School was out. The days were long and warm. There was no homework. You played games with your friends and if it wasn’t too hot, you jumped rope or rode your bike.
You moved slowly. No one had air-conditioning. You took it slow and the days were lazy and just a bit sleepy.
In Israel, summer was even lazier. It was the heat. By the time you got to August, you moved as little as possible. If there was a way you could just stay in the water all the time, that would have worked fine.
These days, though, in New England summer is “catch up” time. Because winter is when your house gets eaten by snow, ice, and icicles, now more lovingly known as “ice dams.” Icicles didn’t sound evil, but ice dams do.
Summer is stockpiling the wood. Patching the roof. Replacing shingles and the sagging windows. Tearing down the old rotting things and putting up new stuff to survive the winter to come.
The sagging window has to go and so does the rotting outdoor shower. You have to hurry, hurry, hurry because summer is short while winter is long and hard. If you don’t get it done before October, it probably won’t get done until next year.
Who dares predict what will be next year? I barely know what’s going to happen tomorrow.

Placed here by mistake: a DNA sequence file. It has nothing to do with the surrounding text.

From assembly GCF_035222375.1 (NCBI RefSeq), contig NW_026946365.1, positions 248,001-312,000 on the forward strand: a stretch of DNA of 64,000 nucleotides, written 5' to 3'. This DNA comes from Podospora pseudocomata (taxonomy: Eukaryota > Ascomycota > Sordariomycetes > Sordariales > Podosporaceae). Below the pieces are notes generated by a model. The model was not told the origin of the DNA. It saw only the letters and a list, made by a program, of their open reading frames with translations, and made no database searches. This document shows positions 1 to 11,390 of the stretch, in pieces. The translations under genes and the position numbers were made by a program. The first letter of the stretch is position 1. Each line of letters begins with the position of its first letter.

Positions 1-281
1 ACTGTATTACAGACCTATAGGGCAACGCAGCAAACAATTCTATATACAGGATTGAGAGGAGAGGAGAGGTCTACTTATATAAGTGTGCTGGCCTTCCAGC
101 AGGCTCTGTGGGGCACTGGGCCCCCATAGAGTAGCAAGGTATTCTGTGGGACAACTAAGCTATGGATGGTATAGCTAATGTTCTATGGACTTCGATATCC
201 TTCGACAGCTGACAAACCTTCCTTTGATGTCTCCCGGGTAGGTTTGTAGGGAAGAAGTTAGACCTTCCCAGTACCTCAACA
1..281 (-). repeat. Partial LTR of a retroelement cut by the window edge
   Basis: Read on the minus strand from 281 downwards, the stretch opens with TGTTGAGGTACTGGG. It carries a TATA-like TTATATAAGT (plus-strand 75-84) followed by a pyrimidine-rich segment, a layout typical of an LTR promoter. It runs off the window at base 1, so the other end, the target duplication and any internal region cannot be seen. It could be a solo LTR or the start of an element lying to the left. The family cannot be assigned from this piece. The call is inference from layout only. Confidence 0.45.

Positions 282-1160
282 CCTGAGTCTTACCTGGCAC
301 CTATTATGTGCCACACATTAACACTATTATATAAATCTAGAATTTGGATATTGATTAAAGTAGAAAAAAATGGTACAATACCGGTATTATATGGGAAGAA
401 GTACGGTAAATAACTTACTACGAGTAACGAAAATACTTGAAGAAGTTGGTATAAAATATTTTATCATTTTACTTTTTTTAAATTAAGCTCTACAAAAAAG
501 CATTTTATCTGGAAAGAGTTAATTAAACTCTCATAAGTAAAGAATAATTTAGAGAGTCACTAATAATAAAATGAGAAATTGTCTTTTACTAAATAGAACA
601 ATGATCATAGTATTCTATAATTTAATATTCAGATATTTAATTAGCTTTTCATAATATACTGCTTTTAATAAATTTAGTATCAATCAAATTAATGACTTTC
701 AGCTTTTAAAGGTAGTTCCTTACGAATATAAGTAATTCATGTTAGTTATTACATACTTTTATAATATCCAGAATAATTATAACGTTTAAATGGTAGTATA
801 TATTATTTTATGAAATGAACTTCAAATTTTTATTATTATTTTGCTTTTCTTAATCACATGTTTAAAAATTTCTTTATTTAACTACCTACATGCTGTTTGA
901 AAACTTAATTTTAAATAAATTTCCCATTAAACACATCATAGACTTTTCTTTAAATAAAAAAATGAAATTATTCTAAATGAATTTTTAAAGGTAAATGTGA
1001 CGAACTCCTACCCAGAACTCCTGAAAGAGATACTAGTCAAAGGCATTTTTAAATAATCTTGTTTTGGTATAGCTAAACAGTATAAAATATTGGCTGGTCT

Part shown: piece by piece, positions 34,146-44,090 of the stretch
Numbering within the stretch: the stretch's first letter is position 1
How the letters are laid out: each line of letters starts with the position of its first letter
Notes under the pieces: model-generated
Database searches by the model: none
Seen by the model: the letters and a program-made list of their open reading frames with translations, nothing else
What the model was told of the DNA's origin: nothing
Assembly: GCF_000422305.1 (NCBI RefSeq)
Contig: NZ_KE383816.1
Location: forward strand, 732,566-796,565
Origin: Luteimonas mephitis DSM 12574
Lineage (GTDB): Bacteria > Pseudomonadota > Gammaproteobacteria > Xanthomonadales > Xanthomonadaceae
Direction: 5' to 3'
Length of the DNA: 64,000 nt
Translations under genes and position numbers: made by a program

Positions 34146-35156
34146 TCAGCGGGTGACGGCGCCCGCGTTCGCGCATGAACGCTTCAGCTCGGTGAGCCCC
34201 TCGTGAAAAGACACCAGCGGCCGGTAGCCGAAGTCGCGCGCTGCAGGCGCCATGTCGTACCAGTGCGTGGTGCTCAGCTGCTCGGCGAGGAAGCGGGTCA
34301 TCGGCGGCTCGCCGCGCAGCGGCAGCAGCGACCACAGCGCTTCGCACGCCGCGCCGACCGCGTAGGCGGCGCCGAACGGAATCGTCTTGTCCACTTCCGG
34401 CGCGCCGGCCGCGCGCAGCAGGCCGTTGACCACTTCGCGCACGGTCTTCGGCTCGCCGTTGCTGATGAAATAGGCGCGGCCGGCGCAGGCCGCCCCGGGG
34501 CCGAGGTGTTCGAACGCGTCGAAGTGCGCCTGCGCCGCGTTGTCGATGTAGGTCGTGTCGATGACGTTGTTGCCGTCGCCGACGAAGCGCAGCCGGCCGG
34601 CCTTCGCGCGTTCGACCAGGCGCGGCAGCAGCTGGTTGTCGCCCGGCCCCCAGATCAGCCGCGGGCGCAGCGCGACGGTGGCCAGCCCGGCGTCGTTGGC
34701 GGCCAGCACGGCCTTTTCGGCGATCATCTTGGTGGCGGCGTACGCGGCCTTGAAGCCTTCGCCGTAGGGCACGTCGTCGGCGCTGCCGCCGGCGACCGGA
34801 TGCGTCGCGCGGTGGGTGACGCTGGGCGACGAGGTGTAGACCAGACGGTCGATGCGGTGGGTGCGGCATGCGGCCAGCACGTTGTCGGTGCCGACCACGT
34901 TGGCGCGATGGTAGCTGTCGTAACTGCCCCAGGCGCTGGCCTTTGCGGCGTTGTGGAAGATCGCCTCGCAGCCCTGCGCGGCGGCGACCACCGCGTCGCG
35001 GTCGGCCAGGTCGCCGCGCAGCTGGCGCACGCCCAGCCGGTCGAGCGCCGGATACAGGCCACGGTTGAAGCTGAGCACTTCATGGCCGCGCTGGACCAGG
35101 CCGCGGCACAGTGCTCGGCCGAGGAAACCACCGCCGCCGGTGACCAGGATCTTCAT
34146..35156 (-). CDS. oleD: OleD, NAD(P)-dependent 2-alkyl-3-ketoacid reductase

Our really lazy days are in the winter when we are socked inside by piles of snow. So much of our winter are snow days, roads covered with ice and a storm coming before we’ve figured out how to dig out of the one we just had.
Laying in supplies. Hoping it doesn’t get too cold — and the price of heating oil doesn’t go through the moon.
Photo: Garry Armstrong
Hoping no one, nothing gets sick. There’s little you can do about anything much in the winter, so those are the lazy slow days. Okay, you have to wear two sweaters, but you aren’t going anywhere — unless you are one of the lucky snowbirds who fly to a warmer climate.
No more lazy days of summer. No more slow golden autumn weeks, either. The closer to winter it gets, the more frenzied you get trying to finish off the stuff which you can only do when the weather is warm.
The cows know when it’s time to lay in the grass and just relax
But today, I am tired. I need some warm, lazy weeks. Some slow days without appointments and plans. A few months when my hobby seems less like a job and my worry level can drop off and leave me to sleep in peace.
I expect we could all use that. Much more of that.